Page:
Chances are, the only people who read a first blog post are Mom (proudly), Significant Other (dutifully) and Strangers in Countries You Can’t Spell (because that’s just the way of the internet).
That said, there’s still such pressure for a first post to deliver. Writing for a new publication, whether it’s a newspaper that circulates hundreds of thousands of copies or even just the latest social media fad, has always made me feel a bit exposed. I want to look good, but I never want it to seem like I’m trying too hard.
With that in mind, I figured I couldn’t go wrong with my recent Martin Luther King Jr. holiday weekend encounter with Al Green, the Reverend Al Green.
A bit of back story: My close friend and former Florida newspaper colleague recently graduated from the FBI Academy and was assigned to Memphis. Yes, my friend left news and became a special agent, while I left news and bought a WordPress page. Anyway, I had gone to Memphis once back in college but didn’t remember anything too thrilling. I guess if watching ducks cross a hotel lobby is one of the top tourist attractions then — well, Dorothy, you’re probably no longer in Conde Nast’s favorite city in the world.
But way down in the dregs of TripAdvisor’s Memphis Attraction list (OK, it was the bottom of the first page, but we’re a two-second attention span society), I found Full Gospel Tabernacle. People had even reviewed the church services. At first, I thought, how tacky! Then I pondered writing a review of all the Roman Catholic masses I was forced to endure as a child. But I pulled my own two-second attention span back to the task at hand: Could we actually go see the Rev. Al Green sing gospel?
Reviewers complained about being shaken down for cash during the offering, about having to wait hours before Al Green showed up and about his lackluster sermon (really, you came for his sermon?). But on one point, they all seemed to agree: the music was legit.
Full Tabernacle is an unassuming, single-story church nestled in a neighborhood a few turns away from Graceland. A man wearing a full suit and an elastic Memphis Grizzlies bowtie greeted us as soon as we stepped out of the car, eagerly asking where we were from. We made our way inside and sat in a pew toward the back, a few rows in front of some German college students with Nikons around their necks. A security guard took her seat in a folding chair along the wall. And the music started.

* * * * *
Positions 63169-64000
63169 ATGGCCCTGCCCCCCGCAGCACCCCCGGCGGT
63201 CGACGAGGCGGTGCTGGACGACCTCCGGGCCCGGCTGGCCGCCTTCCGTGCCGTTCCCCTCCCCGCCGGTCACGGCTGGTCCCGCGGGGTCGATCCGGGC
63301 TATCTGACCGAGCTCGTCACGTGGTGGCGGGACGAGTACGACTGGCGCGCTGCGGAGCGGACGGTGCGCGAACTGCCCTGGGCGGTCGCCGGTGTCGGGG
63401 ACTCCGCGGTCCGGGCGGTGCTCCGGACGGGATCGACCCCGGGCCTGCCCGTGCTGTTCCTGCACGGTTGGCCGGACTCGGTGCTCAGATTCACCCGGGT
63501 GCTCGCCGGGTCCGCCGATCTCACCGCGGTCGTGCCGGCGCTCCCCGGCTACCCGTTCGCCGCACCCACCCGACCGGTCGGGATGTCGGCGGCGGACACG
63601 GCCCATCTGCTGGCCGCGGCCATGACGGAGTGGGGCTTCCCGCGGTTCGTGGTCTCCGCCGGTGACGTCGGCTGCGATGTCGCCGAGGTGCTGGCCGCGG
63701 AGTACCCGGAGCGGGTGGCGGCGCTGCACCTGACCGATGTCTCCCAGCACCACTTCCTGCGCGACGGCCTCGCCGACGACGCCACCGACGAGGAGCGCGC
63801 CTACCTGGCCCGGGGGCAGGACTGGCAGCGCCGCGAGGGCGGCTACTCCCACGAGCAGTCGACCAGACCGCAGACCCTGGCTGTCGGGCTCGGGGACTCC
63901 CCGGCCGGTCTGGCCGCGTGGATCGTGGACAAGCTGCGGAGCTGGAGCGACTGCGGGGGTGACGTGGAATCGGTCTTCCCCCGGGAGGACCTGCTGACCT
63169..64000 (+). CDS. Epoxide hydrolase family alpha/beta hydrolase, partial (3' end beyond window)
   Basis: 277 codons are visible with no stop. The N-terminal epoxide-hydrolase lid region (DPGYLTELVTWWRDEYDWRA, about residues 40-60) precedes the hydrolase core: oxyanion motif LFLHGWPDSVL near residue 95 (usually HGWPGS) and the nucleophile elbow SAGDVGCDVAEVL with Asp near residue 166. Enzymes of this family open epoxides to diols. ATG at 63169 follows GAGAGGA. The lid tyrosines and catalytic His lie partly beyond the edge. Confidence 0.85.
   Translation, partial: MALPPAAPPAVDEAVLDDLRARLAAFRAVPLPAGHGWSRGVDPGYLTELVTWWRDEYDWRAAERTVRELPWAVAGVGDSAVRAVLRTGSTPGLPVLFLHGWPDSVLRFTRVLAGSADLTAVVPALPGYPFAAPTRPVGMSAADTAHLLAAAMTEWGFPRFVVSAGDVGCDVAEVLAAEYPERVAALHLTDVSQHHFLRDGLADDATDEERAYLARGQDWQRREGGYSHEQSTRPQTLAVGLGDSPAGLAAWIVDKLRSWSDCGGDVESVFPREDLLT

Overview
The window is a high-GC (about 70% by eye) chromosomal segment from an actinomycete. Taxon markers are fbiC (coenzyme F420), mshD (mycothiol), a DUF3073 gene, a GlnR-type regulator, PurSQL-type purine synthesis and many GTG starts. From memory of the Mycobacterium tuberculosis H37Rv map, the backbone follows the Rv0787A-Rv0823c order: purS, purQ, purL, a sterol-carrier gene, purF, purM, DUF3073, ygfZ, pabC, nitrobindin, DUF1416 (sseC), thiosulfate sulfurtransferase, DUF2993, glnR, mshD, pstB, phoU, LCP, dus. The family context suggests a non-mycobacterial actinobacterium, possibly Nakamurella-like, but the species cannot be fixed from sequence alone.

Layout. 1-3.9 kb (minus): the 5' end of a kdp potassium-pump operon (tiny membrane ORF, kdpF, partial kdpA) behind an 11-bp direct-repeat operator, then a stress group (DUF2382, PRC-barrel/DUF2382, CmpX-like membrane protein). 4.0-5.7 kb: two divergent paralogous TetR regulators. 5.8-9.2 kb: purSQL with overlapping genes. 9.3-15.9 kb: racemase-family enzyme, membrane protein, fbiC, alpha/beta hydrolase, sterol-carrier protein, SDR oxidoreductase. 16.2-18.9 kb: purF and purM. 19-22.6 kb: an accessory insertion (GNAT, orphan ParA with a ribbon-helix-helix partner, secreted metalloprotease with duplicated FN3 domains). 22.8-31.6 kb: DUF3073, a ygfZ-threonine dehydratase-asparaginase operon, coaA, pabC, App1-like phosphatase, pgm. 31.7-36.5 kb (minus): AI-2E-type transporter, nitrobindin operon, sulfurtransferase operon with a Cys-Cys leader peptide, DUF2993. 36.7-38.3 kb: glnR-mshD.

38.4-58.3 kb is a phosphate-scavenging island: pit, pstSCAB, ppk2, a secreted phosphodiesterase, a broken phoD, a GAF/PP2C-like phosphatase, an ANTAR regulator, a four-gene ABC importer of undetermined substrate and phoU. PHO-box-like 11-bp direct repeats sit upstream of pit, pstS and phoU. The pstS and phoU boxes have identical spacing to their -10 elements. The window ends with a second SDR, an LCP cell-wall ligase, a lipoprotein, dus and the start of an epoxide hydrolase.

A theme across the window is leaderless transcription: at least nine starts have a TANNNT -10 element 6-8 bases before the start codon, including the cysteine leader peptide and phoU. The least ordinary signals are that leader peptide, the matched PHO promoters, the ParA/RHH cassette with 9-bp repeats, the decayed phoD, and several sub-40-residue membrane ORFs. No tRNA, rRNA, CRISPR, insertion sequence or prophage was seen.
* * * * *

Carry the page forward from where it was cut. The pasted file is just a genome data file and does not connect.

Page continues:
A full choir stood front and center on the altar, beneath a painting of the Last Supper, which hung beside a portrait of Al Green. A full band – keys, percussion, electric guitar, the works – played to the right of the singers. An elderly woman in a plum-colored skirt suit danced so feverishly in an aisle that the gray curls piled atop her head shook violently, and a younger woman rushed to fan her with a program. A white woman up front kept her arms in the air for entire songs, as if raising the roof for Jesus over and over.
The band and choir served as the perfect opening act to work everyone into a froth before Al Green walked in. He flashed that boyish smile, which makes him look decades younger than his 66 years (or maybe platinum record sales will do that). He took his time finding his way to a chair at the front of the choir, a chair decorated with crushed purple velvet and cursive gold lettering that read “Bishop Al Green.”
He didn’t just sing; he testified with music. And the people clapped. They nodded. They punctuated each line of verse with “yes!” Affirmations for Jesus or for Al Green, it didn’t matter. Every time he started to preach, it seemed, he changed his mind and instead launched into song. I’ll give an Amen to that. And when it came time for the offering, you could walk right up to Al Green and shoot him a smile right back. Hands down, best $23 we spent in Memphis.
My advice the next time your friend becomes an FBI agent and you plan a trip to go see her in Memphis: Skip the ducks, and go to church instead.
-Cue lightning strikes-